That means we don’t just give medications and understand compatibility- we know what those medications do, how they interact on a chemical level in the body, what adverse reactions are, what therapeutic results we should anticipate, and how to titrate those medications according to the patient’s condition.

We have to think critically about implementing provider orders. We don’t just do tasks, we weigh the pros and cons of those tasks with consideration of our observation of the patient condition, and if we feel that the patient is unfit for any particular order set we will say so and ask for either clarification or a change.

We are also expected to be top-notch educators, and are tasked with taking the medical diagnosis and making it understandable to the patient. We teach the patient how to manage their diagnosis, their medications, and what lifestyle they should expect in relation to. 

We hold hands, we clean up urine, and we wipe some ass. When I hold hands, I use myself therapeutically and I carefully consider the art of conversation and being with that patient-even empathy and emotional support have a significant amount of critical thinking involved. When I change the incontinent patient I assess the skin of breakdown, look for signs of irritation that could be potentially hazardous, take care to clean the skin, and work carefully to prevent skin tearing when I pull out the depends.

When I start IV’s, I weigh the considerations of what that patient needs- will they need a contrast CT? CT loves 20 gauge minimum in a big ass vein, but I have this little old woman with tiny veins and technically they should be able to do IV contrast on a 22 in the hand.

When I insert a foley, I first weigh the pros and cons - is it necessary to put in the foley? Why? Is this a critical patient that needs output monitoring? Is this for the sake of convenience? Are there better alternatives that have a lower chance of a urinary tract infections?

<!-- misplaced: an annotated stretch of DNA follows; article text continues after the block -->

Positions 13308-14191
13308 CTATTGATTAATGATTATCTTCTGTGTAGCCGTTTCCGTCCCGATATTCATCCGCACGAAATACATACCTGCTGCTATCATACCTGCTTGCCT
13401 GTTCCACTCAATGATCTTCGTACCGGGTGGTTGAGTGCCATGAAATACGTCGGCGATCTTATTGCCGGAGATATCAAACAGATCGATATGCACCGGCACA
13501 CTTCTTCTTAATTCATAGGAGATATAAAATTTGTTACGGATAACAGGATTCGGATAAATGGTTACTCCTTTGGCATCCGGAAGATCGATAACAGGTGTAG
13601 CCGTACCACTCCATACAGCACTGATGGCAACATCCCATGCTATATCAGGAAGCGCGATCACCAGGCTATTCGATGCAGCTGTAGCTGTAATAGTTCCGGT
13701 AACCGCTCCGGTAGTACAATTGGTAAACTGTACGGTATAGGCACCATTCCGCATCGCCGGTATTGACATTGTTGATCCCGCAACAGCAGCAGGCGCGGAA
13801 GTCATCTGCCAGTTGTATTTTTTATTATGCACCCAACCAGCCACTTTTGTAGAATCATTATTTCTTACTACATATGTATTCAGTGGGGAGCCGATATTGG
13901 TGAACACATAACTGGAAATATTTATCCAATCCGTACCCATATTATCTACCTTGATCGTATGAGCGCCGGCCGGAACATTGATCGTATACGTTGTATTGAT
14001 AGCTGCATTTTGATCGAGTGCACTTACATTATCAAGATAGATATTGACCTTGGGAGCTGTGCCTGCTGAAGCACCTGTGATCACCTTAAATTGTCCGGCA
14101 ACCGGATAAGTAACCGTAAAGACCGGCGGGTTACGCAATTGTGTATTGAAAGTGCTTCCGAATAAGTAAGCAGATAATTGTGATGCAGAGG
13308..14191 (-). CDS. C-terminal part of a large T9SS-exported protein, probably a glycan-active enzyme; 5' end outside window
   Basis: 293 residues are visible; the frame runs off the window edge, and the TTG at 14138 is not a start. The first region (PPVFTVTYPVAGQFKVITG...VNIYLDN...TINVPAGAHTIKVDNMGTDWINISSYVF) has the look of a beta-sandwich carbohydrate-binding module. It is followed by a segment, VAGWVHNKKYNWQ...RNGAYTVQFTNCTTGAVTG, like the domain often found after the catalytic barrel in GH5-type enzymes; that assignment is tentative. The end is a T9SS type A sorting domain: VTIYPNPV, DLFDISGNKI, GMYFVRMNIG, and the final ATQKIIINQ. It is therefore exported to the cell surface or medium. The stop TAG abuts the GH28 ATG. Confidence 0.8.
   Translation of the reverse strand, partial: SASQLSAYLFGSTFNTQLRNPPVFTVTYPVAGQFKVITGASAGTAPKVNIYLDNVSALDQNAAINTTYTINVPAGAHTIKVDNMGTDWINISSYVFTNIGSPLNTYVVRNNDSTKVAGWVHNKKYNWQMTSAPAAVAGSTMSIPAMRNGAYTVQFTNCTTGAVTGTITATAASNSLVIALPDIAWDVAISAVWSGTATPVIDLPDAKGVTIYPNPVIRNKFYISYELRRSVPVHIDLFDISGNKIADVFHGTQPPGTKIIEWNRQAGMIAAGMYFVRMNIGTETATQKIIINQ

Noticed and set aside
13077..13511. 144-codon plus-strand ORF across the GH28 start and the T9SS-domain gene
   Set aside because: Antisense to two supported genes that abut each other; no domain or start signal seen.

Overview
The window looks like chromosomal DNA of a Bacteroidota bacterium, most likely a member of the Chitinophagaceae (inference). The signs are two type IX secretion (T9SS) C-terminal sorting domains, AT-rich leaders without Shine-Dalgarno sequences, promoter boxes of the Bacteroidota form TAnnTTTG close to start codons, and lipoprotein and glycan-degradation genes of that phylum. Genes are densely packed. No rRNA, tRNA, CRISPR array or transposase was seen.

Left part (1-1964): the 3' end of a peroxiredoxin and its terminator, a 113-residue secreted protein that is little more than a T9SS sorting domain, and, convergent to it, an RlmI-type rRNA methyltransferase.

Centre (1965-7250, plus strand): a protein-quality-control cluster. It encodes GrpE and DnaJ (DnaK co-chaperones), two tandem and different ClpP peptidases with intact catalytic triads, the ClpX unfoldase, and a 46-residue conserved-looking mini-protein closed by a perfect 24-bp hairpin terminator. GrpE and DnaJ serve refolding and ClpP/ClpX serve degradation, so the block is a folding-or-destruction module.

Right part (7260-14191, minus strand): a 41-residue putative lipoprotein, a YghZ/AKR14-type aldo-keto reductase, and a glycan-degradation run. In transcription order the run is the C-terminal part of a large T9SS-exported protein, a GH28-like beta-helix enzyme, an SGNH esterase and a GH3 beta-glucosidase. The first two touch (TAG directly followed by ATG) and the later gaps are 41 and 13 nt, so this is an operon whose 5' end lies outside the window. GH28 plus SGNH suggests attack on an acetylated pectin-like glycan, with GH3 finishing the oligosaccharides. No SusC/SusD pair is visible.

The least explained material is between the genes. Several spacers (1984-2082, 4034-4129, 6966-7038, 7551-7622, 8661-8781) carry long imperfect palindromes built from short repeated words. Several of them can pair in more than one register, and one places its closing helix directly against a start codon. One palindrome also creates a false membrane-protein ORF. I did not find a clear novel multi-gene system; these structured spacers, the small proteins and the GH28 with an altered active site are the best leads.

Even my simple tasks that I do regularly are done with great care and consideration, and I always, always look at my patient before I implement a single thing. In simple terms, as Florence Nightingale said, if you cannot assess you cannot be a nurse. Even the most experienced nurse can suck if he/she lacks the ability to critically analyze and assess his/hers patient’s care plan and response. What I listed above are skills and abilities required of even entry level nurses, and the demands for our critical thinking ability are like never before. Even though entry level can be obtained through an associates, we are seeing a shift in the curriculum nation wide where the standard in comparison between the requirements for the ADN and BSN degrees are virtually the same.

Nursing is a practice developed from unique theories that stands apart, but not separate from medicine. Bottom line is nurses could not survive without providers, nor providers without nurses (nor nurses and doctors without techs, CNAs, respiratory, imaging, lab, etc).

I am by no means suggesting the original post author is being condescending or discrediting towards nurses. I’m just merely making an observation of an attitude where people are offended by being compared to a nurse, and I felt some of the sentiment here. It feels to me just the same as when someone says “you throw like a girl!” 

(Insert Americas next top model slow clap .gif here to that last statement)

The first real description I have ever seen about nursing

None of this touching your heart, changing your life forever, holding your hand and a million butterflies fill the room horseshit

That’s not what I do. Nurse is a KNOWLEDGE profession